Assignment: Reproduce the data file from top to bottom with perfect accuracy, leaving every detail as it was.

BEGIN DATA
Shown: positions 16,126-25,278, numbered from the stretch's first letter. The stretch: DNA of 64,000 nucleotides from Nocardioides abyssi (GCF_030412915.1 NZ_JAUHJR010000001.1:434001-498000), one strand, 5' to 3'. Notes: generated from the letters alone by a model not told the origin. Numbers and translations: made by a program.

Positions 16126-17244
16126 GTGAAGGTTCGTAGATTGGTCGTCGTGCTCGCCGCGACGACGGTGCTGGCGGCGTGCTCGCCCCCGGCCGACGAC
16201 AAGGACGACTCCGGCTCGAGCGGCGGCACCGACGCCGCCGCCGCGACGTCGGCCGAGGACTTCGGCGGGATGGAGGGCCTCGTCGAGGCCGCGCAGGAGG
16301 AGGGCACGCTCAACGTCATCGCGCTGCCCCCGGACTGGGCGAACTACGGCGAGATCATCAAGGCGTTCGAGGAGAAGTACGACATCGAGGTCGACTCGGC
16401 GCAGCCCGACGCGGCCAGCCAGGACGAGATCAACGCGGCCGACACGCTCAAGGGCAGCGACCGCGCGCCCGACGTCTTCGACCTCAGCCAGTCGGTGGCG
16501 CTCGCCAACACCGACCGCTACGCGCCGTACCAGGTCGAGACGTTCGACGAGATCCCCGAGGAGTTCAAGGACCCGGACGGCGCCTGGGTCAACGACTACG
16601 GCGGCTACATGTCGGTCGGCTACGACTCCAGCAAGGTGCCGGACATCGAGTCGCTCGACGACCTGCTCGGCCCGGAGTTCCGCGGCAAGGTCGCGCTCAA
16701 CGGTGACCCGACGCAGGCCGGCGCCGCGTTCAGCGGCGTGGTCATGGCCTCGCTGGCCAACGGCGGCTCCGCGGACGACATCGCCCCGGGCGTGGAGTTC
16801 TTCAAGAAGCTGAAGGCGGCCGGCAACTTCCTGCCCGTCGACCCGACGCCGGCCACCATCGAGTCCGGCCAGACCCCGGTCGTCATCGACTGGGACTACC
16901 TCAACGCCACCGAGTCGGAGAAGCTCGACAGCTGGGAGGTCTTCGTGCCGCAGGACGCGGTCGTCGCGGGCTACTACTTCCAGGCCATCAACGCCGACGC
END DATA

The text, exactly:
Shown: positions 16,126-25,278, numbered from the stretch's first letter. The stretch: DNA of 64,000 nucleotides from Nocardioides abyssi (GCF_030412915.1 NZ_JAUHJR010000001.1:434001-498000), one strand, 5' to 3'. Notes: generated from the letters alone by a model not told the origin. Numbers and translations: made by a program.

Positions 16126-17244
16126 GTGAAGGTTCGTAGATTGGTCGTCGTGCTCGCCGCGACGACGGTGCTGGCGGCGTGCTCGCCCCCGGCCGACGAC
16201 AAGGACGACTCCGGCTCGAGCGGCGGCACCGACGCCGCCGCCGCGACGTCGGCCGAGGACTTCGGCGGGATGGAGGGCCTCGTCGAGGCCGCGCAGGAGG
16301 AGGGCACGCTCAACGTCATCGCGCTGCCCCCGGACTGGGCGAACTACGGCGAGATCATCAAGGCGTTCGAGGAGAAGTACGACATCGAGGTCGACTCGGC
16401 GCAGCCCGACGCGGCCAGCCAGGACGAGATCAACGCGGCCGACACGCTCAAGGGCAGCGACCGCGCGCCCGACGTCTTCGACCTCAGCCAGTCGGTGGCG
16501 CTCGCCAACACCGACCGCTACGCGCCGTACCAGGTCGAGACGTTCGACGAGATCCCCGAGGAGTTCAAGGACCCGGACGGCGCCTGGGTCAACGACTACG
16601 GCGGCTACATGTCGGTCGGCTACGACTCCAGCAAGGTGCCGGACATCGAGTCGCTCGACGACCTGCTCGGCCCGGAGTTCCGCGGCAAGGTCGCGCTCAA
16701 CGGTGACCCGACGCAGGCCGGCGCCGCGTTCAGCGGCGTGGTCATGGCCTCGCTGGCCAACGGCGGCTCCGCGGACGACATCGCCCCGGGCGTGGAGTTC
16801 TTCAAGAAGCTGAAGGCGGCCGGCAACTTCCTGCCCGTCGACCCGACGCCGGCCACCATCGAGTCCGGCCAGACCCCGGTCGTCATCGACTGGGACTACC
16901 TCAACGCCACCGAGTCGGAGAAGCTCGACAGCTGGGAGGTCTTCGTGCCGCAGGACGCGGTCGTCGCGGGCTACTACTTCCAGGCCATCAACGCCGACGC